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#ChamberBreakers: 'Godmother of Silicon Valley' Esther Wojcicki on how to raise future leaders

Yahoo Finance Staff
·3-min read

Children and young people are growing up in a world of non-stop disruption. Faced with challenges like climate change and the global pandemic, they need the type of education that will set them up for successful careers by instilling resilience, creativity and a collaborative mindset.

The job of raising tomorrow’s leaders falls not only to parents and educators, but also to tech companies, who have the power to develop engaging new models of learning.

In its second season, the #ChamberBreakers podcast series is focusing on corporate social responsibility, education, and the workforce at a time of global crisis.

In the second episode of this season, Lianna Brinded, head of Yahoo Finance UK, and Xavier White, CSR and innovation marketing manager for Verizon Business, speak to Esther Wojcicki, a journalist and award-winning educator, who has honed her unique teaching methods over 40 years.

Wojcicki has been dubbed the ‘godmother of Silicon Valley’ due to the huge numbers of her students who went on to become successful entrepreneurs — including her daughters, Susan the CEO of YouTube (GOOGL) and Anne, founder of personal genomics company 23andMe.

From left to right: Anne Wojcicki, Janet Wojcicki, Esther Wojcicki and Susan Wojcicki attend the 8th Annual Breakthrough Prize Ceremony at NASA Ames Research Center on 3 November 2019 in Mountain View, California, Us. Photo: Rich Fury/Getty Images
From left to right: Anne Wojcicki, Janet Wojcicki, Esther Wojcicki and Susan Wojcicki attend the 8th Annual Breakthrough Prize Ceremony at NASA Ames Research Center on 3 November 2019 in Mountain View, California, Us. Photo: Rich Fury/Getty Images

Her book ‘How to Raise Successful People’ is based on her TRICK strategy, which stands for Trust, Respect, Independence, Collaboration, and Kindness.

“It's really important for you as parents to develop trust and respect for your children when they are young,” Wojcicki says. “Collaborate with them. Don't dictate and tell them what to do all the time — and treat them with kindness no matter what they do.”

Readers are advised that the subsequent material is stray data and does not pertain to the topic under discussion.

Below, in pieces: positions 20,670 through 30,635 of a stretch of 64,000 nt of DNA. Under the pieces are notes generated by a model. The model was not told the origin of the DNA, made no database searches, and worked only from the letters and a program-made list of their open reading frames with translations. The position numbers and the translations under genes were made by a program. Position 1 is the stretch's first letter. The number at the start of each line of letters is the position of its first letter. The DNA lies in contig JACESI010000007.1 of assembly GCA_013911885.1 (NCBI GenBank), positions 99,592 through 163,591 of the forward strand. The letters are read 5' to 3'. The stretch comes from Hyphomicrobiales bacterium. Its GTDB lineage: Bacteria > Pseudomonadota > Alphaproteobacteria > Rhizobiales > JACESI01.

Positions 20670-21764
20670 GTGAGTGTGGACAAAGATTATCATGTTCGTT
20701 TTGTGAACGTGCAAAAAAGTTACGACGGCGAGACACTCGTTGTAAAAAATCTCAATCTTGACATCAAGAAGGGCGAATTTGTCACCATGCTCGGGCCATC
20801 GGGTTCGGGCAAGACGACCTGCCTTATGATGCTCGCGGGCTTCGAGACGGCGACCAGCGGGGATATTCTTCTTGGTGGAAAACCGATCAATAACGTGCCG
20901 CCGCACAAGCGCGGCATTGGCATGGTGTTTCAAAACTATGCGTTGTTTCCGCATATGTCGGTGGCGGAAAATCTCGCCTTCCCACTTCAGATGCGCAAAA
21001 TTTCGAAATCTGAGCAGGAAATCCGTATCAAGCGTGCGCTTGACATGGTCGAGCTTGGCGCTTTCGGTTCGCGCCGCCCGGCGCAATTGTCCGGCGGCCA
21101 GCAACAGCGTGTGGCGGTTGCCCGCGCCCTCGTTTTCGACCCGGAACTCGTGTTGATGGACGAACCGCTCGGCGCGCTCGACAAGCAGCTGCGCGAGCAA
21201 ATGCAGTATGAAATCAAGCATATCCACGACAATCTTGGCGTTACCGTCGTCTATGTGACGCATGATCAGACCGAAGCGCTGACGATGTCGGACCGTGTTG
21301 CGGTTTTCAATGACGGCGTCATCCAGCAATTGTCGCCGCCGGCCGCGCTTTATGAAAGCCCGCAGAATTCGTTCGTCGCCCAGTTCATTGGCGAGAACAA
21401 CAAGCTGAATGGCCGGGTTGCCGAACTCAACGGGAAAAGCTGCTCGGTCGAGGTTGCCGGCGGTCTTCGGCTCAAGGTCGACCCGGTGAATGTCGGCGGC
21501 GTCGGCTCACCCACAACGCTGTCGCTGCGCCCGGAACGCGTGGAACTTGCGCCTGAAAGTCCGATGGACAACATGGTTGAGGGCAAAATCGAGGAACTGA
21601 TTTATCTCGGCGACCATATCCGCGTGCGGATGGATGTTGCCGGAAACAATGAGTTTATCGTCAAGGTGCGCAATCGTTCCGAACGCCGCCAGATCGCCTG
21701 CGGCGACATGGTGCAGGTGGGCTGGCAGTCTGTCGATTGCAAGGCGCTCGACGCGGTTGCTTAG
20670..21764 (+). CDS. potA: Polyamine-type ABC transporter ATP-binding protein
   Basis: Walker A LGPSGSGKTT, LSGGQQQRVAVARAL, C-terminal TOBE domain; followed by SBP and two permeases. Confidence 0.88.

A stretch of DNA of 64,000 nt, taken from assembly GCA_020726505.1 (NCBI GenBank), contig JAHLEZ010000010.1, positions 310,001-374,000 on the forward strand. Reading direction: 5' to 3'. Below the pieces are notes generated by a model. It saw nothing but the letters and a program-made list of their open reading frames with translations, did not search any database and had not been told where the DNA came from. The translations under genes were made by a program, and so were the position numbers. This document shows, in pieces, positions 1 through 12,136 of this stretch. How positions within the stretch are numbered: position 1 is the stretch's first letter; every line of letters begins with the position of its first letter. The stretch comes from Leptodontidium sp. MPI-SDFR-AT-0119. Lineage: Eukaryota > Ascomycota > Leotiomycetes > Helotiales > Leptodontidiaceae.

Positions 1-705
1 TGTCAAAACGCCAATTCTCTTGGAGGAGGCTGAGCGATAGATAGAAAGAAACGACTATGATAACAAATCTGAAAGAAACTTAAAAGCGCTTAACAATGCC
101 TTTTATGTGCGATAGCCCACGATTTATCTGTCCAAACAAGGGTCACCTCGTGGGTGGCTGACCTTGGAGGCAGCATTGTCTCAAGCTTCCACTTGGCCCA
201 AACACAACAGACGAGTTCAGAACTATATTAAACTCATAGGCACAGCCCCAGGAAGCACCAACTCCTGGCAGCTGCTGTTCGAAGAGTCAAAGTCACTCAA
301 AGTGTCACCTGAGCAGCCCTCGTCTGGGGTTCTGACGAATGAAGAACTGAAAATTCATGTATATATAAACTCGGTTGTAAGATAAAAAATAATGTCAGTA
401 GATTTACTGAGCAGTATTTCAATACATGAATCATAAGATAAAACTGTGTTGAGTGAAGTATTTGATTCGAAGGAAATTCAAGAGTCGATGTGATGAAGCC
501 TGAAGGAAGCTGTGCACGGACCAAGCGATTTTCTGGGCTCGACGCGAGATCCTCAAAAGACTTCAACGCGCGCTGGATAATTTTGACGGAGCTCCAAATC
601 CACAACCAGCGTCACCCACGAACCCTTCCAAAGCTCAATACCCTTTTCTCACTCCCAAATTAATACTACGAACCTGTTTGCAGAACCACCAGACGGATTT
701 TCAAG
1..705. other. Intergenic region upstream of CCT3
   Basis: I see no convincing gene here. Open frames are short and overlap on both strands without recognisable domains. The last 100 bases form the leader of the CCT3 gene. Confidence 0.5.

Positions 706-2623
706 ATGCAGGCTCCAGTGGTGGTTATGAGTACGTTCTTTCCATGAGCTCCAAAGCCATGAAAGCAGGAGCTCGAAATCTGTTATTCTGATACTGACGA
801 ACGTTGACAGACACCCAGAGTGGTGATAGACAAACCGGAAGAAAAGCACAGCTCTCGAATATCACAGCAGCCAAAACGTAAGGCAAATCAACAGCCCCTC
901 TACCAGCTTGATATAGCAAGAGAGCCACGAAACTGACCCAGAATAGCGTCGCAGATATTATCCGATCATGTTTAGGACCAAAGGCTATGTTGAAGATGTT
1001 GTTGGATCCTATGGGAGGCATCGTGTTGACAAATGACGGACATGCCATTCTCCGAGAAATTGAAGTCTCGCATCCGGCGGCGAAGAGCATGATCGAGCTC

“Through this method of mine, where you give them this opportunity to believe in themselves and do more and more things independently, they develop self-respect and self-love. And that is one of the most important things a person can have when they're an adult.”

She has observed how education models have been forced to change dramatically since the pandemic broke out this year. For one, kids are no longer in the classroom, which means teachers have to trust them more.

“I think we have an opportunity now because the whole system has been disrupted,” Wojcicki said. “Prior to the pandemic, people were moving in this direction… of giving kids more control. But now, they don't have a choice.”

WATCH: Global Change Agents – Esther Wojcicki on how to raise successful people

Tech companies’ potential to shape digital and online education can’t be underestimated — a topic she tackled in her first book ‘Moonshots in Education.’

“Moonshots are so important,” Wojcicki says. “It took a tremendous amount of community effort to get to the moon, and that’s what is required in every moonshot — you need to work together, you need to be collaborative.”

The eight-part video series is also a podcast and is out every Thursday. Next week’s episode features Mo Gawdat, former Chief Business Officer for Google X, serial entrepreneur, and author of Solve For Happy: Engineer Your Path To Joy.